Pets have become increasingly popular since the 1990s, including not just dogs and cats, but more unusual creatures , ranging from hamsters and ferrets to a wide selection of reptiles. The exact number of pets in Japan is not known. It is estimated approximately 10 million dogs and 7.7 million cats are kept as pets. The pet boom of the 1990s is characterized by a shift from outdoor to indoor pets, increasing the popularity of such small dogs as dachshunds, shih tzus, and chihuahuas.* The amount of money spent on pets has also gone up, from 2,129 yen per month in 1989 to 8,127 yen per month in 1999.**
A survey on pets by the Prime Minister's Office*** found that 68% of respondents enjoyed pets, but only about 37% actually owned pets. People cite cramped living quarters and the fact that pets are forbidden in many condominiums and apartment buildings as two of the main reasons for not keeping a pet. Of those who owned pets, 57.2% said they did so because someone in the family liked animals; 46.2% said having a pet was calming and relaxing; 38% said they owned a pet because they personally liked animals; and 21.2% felt keeping a pet was good for their children's emotional growth. In recent years, pets have been found to be a healing presence in such places as care centers for the elderly. These days, people talk more about "living with" their pet rather than just "owning" a pet.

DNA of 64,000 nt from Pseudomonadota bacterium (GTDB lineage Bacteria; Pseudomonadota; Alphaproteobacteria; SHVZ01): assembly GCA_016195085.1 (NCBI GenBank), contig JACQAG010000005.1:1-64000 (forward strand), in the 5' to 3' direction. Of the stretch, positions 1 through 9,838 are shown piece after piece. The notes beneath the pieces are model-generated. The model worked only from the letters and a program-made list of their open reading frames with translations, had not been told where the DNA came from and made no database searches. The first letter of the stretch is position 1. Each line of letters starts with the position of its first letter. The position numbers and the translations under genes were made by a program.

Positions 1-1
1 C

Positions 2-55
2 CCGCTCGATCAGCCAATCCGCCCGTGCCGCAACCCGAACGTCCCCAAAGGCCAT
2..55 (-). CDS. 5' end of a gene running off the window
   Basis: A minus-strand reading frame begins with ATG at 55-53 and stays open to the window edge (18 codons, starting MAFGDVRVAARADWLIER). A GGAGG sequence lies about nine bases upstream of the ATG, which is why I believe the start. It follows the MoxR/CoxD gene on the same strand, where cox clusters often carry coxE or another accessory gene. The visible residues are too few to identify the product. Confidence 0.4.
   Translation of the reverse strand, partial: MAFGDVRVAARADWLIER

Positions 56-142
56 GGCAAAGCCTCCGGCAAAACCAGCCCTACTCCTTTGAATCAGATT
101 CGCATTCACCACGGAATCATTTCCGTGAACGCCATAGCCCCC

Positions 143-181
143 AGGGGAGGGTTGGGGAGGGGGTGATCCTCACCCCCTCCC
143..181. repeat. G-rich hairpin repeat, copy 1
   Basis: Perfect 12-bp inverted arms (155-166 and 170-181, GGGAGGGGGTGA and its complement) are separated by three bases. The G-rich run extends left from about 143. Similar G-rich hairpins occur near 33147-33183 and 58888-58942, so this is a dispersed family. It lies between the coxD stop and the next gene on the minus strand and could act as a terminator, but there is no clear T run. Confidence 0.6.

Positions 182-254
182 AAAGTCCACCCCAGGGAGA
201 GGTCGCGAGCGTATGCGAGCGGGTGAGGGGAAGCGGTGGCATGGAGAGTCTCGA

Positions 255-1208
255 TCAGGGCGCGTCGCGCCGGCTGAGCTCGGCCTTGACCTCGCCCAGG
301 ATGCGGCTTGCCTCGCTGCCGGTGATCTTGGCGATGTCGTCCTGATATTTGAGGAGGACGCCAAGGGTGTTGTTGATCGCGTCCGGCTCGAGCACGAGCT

*"Number of Registered Dogs by Breed, 2000," Japan Kennel Club
**Based on data on average monthly expenditures on pet-related items per household.
***Copyright (c) Japan Kennel Club, Inc., 1995-1997. All rights reserved. "Public Opinion Survey on the Care of Animals"